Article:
After a leaker puts XDefiant delay down to chasing COD, the game's producer can't resist responding with a 'major eye roll'

Key art for XDefiant, featuring one of the mercenaries from the Phantoms faction.
(Image credit: Ubisoft)

Ubisoft's upcoming shooter XDefiant was at one stage scheduled to be released in summer 2023. The date was pushed back to October, before a public test saw yet another delay to an unspecified future launch date. The game did remain in Ubisoft's Q3 2024 earnings report, however, indicating the publisher expected it to release before March 31, 2024.

Well, with a week to go, that's not looking likely, and a report from Insider Gaming claims to have the goods on why. It alleges the game has missed "dozens" of internal milestones and quotes an internal source as saying "the neverending hunt to chase COD and add pointless stuff always breaks the current build."

This may well raise eyebrows given that, delays aside, reception to XDefiant's test periods has generally been positive, and has focused on it being more in-line with the older style of Call of Duty games. The idea the game is being delayed to "chase COD" caught the eye of Mark Rubin, the executive producer of XDefiant and someone who certainly knows his way around a COD: he previously held the same role at Infinity Ward.

"Just FYI, nothing about our delay is due to any new features," said Rubin, addressing one of the report's core claims. "In fact not much has changed from a gameplay standpoint. The delay has been due to the tech issues we've talked about."

And as for "whoever said chasing COD" in the original report, Rubin says that was a "major eyeroll", adding a grinning face emoji.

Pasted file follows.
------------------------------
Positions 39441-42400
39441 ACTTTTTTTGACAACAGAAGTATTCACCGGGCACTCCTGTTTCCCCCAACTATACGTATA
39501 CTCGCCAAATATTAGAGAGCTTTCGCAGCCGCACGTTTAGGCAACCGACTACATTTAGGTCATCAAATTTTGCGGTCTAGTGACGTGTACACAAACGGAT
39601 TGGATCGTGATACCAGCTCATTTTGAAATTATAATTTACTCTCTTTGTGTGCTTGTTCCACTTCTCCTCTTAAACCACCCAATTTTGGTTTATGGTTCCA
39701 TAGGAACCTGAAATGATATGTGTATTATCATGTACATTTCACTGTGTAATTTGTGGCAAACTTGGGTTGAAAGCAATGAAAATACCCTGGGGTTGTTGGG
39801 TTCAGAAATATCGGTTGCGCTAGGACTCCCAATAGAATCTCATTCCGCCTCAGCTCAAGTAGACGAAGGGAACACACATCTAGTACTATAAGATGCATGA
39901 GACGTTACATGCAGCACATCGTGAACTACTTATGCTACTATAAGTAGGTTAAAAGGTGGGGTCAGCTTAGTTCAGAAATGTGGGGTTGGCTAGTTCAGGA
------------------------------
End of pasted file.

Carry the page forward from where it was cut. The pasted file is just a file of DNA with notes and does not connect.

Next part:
Rubin goes on to talk about the reasons behind the delay in some detail, though doesn't address the question of when exactly players can expect to see the game. "Part of it was scale," said Rubin. "Under small tests, some stuff worked fine but when you scale up there were compounding issues causing major issues in those systems. Also, some of the netcode issues were due to increased anti-cheat which sadly is always something that hurts performance."

Rubin also addressed the idea of chasing COD directly. "We've said in the past that we were aiming at a different time in FPS history, i.e. older CODs," said Rubin. "So are we 'chasing' older CODs? To some degree, but we don't want to be like what the newer CODs are like."

Those are the highlights because Rubin answered various fan questions, and you do on occasion have to admire the man's patience: such as when he explains that building a netcode system in six months is not a trivial task.

As for the big question, when we're gonna see this thing in the wild, Rubin and Ubisoft are perhaps wisely refusing to give a firm date.

"I know we've been silent because to be honest there isn't much to talk about," said Rubin. "I know people just want to see the game ship and so do we. I can't wait to ship just so we don't have to talk about ship dates anymore and we can talk about more important stuff like gameplay balancing or new content/modes/maps, etc."

Rubin says this isn't about sitting around "fixing every last little bug. Nobody launches perfect bug-free games. We do our best but it's just not realistic to think that. We had major technical issues that we found right before we launched that had to be fixed."

Despite these "major infrastructure and full system overhauls," says Rubin, "the game remains the same that you played already which we have strived to make as fun as possible which we feel confident about."

Well, I guess they don't want to be the new Skull & Bones. And the constant chatter about delays does risk distracting from the fact that, when people have got their hands on this thing, it delivers what it sets out to do (whether you call that an older COD style or not). But stutter-start delays of a few months apiece so it can ape a few more COD features? I suspect Rubin's eye roll was being overly polite.

Rich Stanton

Rich is a games journalist with 15 years' experience, beginning his career on Edge magazine before working for a wide range of outlets, including Ars Technica, Eurogamer, GamesRadar+, Gamespot, the Guardian, IGN, the New Statesman, Polygon, and Vice. He was the editor of Kotaku UK, the UK arm of Kotaku, for three years before joining PC Gamer. He is the author of a Brief History of Video Games, a full history of the medium, which the Midwest Book Review described as "[a] must-read for serious minded game historians and curious video game connoisseurs alike."